He recommended advisors build rapport with clients by “meeting them where they are, understanding their preferred style of social engagement” and adjusting the way they engage accordingly.
Here are the three engagement styles White identified:
Open. These clients “typically put a high value on back-and-forth interaction and discussion. They make decisions about things by gathering, discussing and vetting ideas from different sources, weighing options and arriving at decisions through careful deliberation and reflection,” White wrote. “As you work together to define investment goals and implement wealth management plans, such individuals display great openness to new ideas.”
Closed. “People who prefer a closed style of engagement are less focused on process and inputs, and more focused on efficiency, planning, results and the bottom line,” according to White. He noted that clients who prefer “this transaction style can be very black and white when it comes to considering options,” and tend to be “data driven, closure-oriented, like to ‘cut to the chase,’” and are often time sensitive. White wrote that “these clients often like to drive conversations, and place more importance on completing talks and identifying and reaching objectives than on the actual process used to make decisions.”
Random. “These individuals value creativity, individuality and spontaneity of expression. In contrast to others, they can come across as having all the time in the world. To the untrained eye, Randoms can appear unfocused, disorganized or distracted when talking with you. They may have trouble making decisions given multiple possibilities and choices, and you may be challenged in bringing conversations with them to a close for the purpose of deciding on a definitive course of action. As an advisor, you need to bring structure and organization to your discussions with Randoms to facilitate individual, joint or collaborative decision-making.”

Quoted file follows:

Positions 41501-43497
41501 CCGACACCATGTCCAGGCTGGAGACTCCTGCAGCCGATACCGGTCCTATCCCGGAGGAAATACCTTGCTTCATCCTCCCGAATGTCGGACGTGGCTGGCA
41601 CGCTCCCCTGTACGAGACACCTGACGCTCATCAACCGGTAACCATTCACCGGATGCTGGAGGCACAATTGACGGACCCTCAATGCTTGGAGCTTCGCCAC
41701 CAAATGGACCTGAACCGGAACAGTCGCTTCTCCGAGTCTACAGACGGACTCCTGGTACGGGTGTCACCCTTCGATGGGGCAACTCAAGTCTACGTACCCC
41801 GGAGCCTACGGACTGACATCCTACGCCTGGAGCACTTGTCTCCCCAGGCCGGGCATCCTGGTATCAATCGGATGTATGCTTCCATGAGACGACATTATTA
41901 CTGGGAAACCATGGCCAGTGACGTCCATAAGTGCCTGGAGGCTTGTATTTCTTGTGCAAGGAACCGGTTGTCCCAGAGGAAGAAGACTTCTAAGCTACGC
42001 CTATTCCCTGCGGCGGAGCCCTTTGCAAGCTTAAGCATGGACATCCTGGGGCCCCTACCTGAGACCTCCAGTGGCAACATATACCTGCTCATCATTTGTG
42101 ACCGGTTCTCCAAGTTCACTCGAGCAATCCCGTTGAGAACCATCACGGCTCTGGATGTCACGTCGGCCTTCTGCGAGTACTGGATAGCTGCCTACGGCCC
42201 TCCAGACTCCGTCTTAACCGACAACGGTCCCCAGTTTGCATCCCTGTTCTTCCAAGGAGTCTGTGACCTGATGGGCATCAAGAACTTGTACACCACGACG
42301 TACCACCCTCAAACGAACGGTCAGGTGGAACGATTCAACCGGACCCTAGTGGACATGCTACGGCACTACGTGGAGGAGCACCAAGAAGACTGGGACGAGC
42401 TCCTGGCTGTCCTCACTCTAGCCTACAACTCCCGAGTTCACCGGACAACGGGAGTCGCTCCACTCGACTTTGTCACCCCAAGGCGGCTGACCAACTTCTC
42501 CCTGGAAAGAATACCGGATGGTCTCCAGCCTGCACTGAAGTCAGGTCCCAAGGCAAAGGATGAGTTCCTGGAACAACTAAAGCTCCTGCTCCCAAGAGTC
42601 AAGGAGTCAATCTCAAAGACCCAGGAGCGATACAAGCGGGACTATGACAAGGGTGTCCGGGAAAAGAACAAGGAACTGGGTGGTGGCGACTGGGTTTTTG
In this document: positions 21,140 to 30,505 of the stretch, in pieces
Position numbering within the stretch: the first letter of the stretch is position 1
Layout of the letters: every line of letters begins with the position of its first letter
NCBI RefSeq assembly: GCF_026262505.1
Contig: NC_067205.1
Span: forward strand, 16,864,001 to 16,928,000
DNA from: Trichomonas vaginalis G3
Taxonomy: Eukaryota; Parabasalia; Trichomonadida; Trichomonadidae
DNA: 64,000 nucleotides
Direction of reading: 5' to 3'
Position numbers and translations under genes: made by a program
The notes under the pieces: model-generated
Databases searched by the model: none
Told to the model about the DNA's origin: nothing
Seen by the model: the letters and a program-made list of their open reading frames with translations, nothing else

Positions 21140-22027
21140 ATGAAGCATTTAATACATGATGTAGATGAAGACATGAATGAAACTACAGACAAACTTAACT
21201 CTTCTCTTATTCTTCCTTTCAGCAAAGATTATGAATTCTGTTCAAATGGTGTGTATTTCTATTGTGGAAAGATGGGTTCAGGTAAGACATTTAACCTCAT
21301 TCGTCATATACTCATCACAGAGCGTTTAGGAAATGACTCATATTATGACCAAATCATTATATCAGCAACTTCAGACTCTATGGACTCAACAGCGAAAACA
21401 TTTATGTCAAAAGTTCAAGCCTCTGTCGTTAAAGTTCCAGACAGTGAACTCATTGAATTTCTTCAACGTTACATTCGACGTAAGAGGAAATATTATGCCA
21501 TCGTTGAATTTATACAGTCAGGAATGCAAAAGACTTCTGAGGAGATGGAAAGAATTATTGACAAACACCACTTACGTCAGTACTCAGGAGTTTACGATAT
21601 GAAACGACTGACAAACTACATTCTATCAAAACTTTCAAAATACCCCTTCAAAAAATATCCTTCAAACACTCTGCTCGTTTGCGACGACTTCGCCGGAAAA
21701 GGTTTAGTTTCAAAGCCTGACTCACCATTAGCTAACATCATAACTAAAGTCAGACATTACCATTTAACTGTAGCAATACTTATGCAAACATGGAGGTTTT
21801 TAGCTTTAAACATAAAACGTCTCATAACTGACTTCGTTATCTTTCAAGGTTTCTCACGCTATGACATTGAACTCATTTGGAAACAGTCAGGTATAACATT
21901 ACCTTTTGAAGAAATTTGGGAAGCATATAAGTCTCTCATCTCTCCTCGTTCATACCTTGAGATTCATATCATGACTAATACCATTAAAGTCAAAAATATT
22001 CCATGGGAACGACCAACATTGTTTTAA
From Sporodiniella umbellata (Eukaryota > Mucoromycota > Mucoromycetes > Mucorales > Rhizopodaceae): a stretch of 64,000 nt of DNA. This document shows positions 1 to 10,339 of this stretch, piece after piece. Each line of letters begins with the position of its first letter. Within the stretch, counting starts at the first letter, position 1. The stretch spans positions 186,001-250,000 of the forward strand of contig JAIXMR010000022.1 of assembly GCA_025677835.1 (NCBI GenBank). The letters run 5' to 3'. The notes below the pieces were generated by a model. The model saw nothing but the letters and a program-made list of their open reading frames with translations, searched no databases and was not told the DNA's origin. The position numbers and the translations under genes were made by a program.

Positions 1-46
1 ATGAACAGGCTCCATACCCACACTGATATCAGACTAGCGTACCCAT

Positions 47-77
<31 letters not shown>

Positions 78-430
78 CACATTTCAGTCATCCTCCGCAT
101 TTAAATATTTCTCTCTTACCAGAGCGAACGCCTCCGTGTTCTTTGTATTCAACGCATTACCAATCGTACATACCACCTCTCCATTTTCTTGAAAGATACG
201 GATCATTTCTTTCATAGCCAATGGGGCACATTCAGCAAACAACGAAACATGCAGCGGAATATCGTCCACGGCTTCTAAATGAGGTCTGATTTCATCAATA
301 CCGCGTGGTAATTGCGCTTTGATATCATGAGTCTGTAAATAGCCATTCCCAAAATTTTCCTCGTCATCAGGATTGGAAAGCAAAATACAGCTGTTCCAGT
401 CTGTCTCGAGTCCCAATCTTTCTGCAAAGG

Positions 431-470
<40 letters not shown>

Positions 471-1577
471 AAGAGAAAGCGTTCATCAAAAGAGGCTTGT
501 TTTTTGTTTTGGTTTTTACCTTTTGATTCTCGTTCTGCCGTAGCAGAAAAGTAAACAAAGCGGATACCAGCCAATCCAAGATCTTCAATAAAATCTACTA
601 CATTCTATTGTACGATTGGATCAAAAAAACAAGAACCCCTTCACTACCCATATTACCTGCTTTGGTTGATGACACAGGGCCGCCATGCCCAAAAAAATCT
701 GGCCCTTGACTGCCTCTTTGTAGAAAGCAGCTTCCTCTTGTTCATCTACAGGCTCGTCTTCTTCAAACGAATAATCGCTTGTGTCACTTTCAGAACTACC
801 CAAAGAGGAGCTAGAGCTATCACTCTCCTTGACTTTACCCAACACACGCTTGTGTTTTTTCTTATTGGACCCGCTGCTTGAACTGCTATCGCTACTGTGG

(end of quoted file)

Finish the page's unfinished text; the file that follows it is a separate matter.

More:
White wrote that identifying clients’ engagement style will provide advisors “with clues about how to adjust your style to work with them in the most effective way.” The early stages of a relationship are when “roles are defined, trust and rapport are created, and norms of communication and behavior are established,” he wrote. “Be mindful of all these dynamics as you begin new relationships with clients, because the relationship-building process should not be rushed. Indeed, you owe it to yourself, to your client, and to the professional relationship the two of you are building to establish that relationship based on mutual respect and strong professional and ethical understanding.”
White suggests that the most successful financial advisors take their understanding of engagement styles one step further: Becoming fluent in all three communication styles.
“As an advisor, I have found that the more I’m able to operate using all three engagement styles, as situationally appropriate, the more easily I’m able to connect with different client types and with a larger variety of clients,” he wrote.
White’s book goes far beyond these client engagement styles to explore clients’ behavioral profiles — broken down into three basic groups: “Affect” (feelers), “Power” (doers), and “Meaning” (thinkers) — and how each profile affects the way clients communicate and make decisions. He explores how group dynamics can affect clients’ behavior as well. Finally, he explores perhaps the most critical area for advisors: How clients’ personalities and behavior can change in high-stakes situations, which can include not only market drops, but personal situations such as children depleting their inheritance, clients depleting their nest egg too quickly, or couples disagreeing about goals, risk tolerance or spending. He wrote that these situations can trigger a client’s “shadow” or “dark” side: raising fears about failure, inadequacy, change and dying.
White also offers a chapter titled “Establishing Credibility and Building Trust with Clients of Any Type,” where he includes case studies and sample conversations. “If you can pursue your work with curiosity, wonder, drive and inspiration,” he wrote, “you will do your clients a great service.”
— Read Millennials Want to Make Wise, but Different, Money Decisions on ThinkAdvisor.